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GIABA advocates more action against money laundering

By Babajide Komolafe
The Inter- Governmental Action Group against Money Laundering in West Africa, {GIABA}, has called on Economic Community of West African States (ECOWAS) countries to step up their approach in the fight against the menace of money laundering and terrorism financing in the sub-region.

Speaking at the annual briefing session for ECOWAS Ambassadors and development partners in Dakar, Senegal at the weekend, Director General, GIABA, Dr. Abdullahi Shehu, said that to deepen regional integration in line with ECOWAS’ Vision 2020 agenda, there was the urgent need to improve on the political commitment of member States for the implementation of Anti-Money Laundering and Combating Financing of Terrorism (AML/CFT) regimes in the region.

He explained that the report of GIABA’s recent evaluation of member countries showed that most of them are still struggling with the implementation of the old Financial Action Task Force (FATF) standards, stressing that the poor compliance is a pointer to the level of vulnerability of the financial systems to money laundering and other related crimes.

Of particular concern, he said, are preventive measures being taken by financial institutions and Designated Non-Financial Businesses and Professions (DNFBPs); institutional and other measures necessary in the system, and the 9 Special Recommendations on terrorism financing, stressing that the weaknesses in these areas portend a major source of worry in the fight against the scourges in the sub-region.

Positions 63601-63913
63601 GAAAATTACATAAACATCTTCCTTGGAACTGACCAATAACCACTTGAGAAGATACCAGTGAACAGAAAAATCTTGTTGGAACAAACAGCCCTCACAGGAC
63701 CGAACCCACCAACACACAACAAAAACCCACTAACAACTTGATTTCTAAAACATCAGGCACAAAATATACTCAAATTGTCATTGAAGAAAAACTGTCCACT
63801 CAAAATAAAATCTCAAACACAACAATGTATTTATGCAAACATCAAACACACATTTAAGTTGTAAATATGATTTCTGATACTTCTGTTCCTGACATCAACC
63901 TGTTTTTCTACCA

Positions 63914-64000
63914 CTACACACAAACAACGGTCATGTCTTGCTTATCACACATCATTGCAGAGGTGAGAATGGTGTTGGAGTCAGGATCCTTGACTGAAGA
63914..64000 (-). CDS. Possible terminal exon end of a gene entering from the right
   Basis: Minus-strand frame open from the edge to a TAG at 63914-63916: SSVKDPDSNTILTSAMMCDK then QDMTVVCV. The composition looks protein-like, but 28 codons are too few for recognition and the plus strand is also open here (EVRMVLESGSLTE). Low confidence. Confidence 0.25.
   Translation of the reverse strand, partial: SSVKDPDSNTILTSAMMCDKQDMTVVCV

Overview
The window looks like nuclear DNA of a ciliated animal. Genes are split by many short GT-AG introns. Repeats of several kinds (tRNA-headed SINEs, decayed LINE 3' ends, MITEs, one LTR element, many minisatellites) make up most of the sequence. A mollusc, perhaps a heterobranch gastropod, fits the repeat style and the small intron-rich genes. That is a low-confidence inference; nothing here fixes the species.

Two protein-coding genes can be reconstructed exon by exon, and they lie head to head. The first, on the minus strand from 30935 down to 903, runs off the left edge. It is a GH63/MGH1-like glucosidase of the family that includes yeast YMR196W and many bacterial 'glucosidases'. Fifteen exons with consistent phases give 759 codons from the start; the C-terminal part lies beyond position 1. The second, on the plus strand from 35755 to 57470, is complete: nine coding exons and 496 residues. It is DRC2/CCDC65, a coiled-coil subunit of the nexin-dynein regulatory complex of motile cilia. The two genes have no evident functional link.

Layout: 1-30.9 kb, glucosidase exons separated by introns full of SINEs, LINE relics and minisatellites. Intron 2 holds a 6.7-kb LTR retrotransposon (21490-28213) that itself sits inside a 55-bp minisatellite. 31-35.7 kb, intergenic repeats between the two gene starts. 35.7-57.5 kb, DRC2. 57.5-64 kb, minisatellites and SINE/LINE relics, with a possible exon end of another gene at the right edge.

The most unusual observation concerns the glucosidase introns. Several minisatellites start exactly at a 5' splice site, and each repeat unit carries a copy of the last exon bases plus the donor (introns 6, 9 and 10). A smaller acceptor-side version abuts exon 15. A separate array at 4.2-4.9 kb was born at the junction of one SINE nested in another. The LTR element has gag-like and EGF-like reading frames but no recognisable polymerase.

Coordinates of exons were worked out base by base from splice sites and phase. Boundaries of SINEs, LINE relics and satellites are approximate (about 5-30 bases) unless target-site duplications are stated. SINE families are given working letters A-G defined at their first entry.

“Another area of success for GIABA is in the establishment of financial intelligence units. However, some of the FIUs in the region are operating sub-optimally, hence the capacity to receive, analyze and disseminate suspicious transaction reports that facilitate investigation and prosecution is impaired,” he said.

The GIABA boss, who described money laundering as a derivative, migratory and trans- border crime, emphasized that it requires very close collaboration between countries to checkmate the criminals involved, urging member states to pool resources together and support each other in the fight against the crime.

While acknowledging the support of the member States over the years, he outlined various efforts by GIABA to deliver on its mandate, and reiterated continued commitment to providing technical assistance to States and civil organizations to fight the crimes.

Shehu further disclosed that FATF, in collaboration with other stakeholders have undertaken the revision of the its Standards which expanded Politically Exposed Persons {PEPs} to include domestic PEPs and included tax crime as a new predicate offence, adding that the revised Standards places emphasis on continuous monitoring; identifying risks, developing policies and ensuring domestic coordination.

In her remark at the event, Minister of Justice, Senegal, Aminata Toure, said the priority of the new Senegalese government is the fight corruption and crimes in all its facets.

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